Commonwealth had to be a home run for you to continue to expand, right?

Yeah, even if it was just a double, we probably would have done only Commonwealth. But it was such a hit that we eventually moved our office downtown and started building more and investing more in downtown, especially with Life is Beautiful.

You are totally out of Life is Beautiful now, but you spent a lot of time with the event. What are your thoughts about the festival?

I still think it’s the best festival in the country. I have no doubt it’ll continue. It seems like they’re gung ho about making sure it sticks around. I think the city would bend over backward to make sure it stays. It’s such a unique footprint, a very difficult footprint to secure from the production side, fencing off 18 blocks of downtown Vegas for a week. There are residents who live inside the footprint. non-consensually, for a certain amount of time, and that gets more and more difficult every year. But it is such a special footprint to walk around a vintage Las Vegas music festival. People come downtown sometimes for the first time, see downtown and come back. It’s not that way at Coachella. I was just there. I don’t know what your equestrian interests are, but most likely you just never go back to the Coachella fairgrounds. It’s all polo and racing after the festival is over. But people can come back down to downtown Las Vegas over and over and over again.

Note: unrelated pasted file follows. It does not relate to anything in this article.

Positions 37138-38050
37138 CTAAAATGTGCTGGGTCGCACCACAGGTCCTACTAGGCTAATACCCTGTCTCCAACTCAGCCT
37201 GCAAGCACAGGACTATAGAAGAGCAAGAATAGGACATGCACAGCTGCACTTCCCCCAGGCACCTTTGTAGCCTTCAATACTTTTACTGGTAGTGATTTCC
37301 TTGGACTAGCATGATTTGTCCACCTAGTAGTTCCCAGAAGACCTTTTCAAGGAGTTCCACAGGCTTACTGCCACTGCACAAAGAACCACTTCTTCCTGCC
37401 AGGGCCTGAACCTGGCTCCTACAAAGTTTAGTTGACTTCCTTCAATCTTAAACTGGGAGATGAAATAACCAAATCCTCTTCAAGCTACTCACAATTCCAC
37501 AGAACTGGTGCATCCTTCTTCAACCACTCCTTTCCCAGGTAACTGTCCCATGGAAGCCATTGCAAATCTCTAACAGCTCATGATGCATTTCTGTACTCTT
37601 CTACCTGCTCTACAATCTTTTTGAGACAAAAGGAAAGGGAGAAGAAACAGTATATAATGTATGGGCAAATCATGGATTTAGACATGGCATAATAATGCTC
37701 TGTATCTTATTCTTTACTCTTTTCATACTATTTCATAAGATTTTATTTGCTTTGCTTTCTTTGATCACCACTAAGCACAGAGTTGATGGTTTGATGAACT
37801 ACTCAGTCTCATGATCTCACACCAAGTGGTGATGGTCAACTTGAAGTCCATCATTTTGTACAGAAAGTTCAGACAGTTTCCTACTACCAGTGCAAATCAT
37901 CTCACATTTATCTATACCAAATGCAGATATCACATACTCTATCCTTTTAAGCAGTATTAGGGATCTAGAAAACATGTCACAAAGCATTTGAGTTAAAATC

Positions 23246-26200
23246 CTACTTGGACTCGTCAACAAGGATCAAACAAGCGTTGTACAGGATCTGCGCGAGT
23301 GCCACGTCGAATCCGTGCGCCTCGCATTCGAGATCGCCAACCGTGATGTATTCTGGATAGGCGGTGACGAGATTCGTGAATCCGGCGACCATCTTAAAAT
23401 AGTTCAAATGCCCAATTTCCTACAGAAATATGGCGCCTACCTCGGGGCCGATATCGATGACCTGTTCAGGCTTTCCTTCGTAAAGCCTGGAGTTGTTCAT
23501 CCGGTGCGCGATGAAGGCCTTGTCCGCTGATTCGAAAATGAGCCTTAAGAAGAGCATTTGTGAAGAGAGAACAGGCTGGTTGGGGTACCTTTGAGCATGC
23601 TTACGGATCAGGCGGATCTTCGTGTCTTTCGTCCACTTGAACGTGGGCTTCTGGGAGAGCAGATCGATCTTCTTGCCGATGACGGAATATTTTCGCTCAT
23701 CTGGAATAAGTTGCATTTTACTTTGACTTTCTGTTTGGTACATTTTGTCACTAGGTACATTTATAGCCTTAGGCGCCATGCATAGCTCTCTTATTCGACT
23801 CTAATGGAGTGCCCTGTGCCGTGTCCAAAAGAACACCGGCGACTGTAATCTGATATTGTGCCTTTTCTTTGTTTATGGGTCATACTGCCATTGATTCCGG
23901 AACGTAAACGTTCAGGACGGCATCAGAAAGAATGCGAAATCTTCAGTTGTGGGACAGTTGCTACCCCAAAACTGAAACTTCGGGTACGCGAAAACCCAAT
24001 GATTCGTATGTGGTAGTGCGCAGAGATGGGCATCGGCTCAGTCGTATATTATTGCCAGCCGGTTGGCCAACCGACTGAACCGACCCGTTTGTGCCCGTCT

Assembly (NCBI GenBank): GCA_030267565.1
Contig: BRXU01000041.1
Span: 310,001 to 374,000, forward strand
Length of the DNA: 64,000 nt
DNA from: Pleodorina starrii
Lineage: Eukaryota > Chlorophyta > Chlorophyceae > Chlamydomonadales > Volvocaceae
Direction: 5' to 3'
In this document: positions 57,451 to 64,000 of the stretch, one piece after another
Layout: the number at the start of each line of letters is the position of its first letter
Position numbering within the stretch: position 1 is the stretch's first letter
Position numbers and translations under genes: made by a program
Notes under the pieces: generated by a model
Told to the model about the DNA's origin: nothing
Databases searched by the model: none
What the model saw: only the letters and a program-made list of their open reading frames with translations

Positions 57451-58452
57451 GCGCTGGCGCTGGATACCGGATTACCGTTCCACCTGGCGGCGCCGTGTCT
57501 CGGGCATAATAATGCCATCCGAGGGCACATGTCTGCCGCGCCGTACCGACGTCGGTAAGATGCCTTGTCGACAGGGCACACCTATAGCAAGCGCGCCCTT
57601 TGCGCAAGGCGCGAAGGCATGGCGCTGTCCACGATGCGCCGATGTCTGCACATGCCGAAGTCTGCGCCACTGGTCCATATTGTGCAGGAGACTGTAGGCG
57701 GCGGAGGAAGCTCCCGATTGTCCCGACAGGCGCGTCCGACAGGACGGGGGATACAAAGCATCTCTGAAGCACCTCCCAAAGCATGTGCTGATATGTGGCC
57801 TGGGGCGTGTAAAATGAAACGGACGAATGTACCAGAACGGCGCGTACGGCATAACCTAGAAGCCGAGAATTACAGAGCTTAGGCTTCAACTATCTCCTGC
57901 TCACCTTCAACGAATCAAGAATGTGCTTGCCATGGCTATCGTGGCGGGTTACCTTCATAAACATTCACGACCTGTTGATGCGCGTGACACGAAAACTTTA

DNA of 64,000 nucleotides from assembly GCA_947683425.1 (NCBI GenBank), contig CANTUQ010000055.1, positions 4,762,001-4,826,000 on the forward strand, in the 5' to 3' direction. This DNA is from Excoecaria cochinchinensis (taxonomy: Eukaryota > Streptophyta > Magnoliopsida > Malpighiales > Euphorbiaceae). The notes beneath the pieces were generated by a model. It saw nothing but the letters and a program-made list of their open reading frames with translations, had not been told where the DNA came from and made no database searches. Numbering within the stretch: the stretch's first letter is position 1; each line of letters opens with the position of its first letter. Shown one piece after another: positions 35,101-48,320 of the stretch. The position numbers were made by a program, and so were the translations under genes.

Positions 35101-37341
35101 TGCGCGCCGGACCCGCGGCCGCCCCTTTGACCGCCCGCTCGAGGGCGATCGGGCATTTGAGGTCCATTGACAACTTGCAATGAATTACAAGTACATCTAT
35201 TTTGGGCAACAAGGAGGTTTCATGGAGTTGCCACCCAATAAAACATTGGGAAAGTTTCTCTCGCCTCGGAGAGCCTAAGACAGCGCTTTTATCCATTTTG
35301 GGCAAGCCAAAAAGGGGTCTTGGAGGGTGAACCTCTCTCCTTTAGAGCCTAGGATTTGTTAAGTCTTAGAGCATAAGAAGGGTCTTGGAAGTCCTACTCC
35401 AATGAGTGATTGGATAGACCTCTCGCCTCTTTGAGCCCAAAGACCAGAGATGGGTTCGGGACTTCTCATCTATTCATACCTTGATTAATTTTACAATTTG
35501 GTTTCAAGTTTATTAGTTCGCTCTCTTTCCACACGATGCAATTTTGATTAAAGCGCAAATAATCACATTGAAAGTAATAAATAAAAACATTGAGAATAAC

Cheapshot is now open, with Amy Saunders and “Mavericks” running regularly. Is the success of this club to your standards, so far?

We’re over the moon. We love it, and this is just the beginning. We’ve been working on just the “Mavericks” show right now. We really believe this street can’t just be bar, bar, bar, bar. We need some diversity, and I’m really happy we got to build a theater. That was fun to build something that wasn’t just a pounding nightclub. My original idea was just to bring Amy in with her “Miss Behave Game Show,” which I thought at the time was a great show in the wrong spot. She had been looking at this space on Fremont East already. Now we have the “Mavericks” show, and potentially multiple variety shows. She’s got a million ideas, and we just have to slowly sort of get there. But I think there’ll be seven nights of programming before the end of the year.

Blanket question about Tony Hsieh and his legacy. What are your thoughts about what he’s left behind?

I’m not sure if anyone has meant more to downtown than Tony Hsieh. I’m trying to continue on with what his vision was, even though I’m not even sure there was a clear vision. It was always laid out that we’re just going to keep adding to downtown, and to all of these different verticals. My, my vertical was food and beverage. So I’m going to just try to keep this train going with opening more and more places, and trying to be thoughtful and making sure they fit the downtown vibe. … We are carrying the torch, but Tony was the pioneer.

John Katsilometes’ column runs daily in the A section. His “PodKats!” podcast can be found at reviewjournal.com/podcasts. Contact him at jkatsilometes@reviewjournal.com. Follow @johnnykats on Twitter, @JohnnyKats1 on Instagram.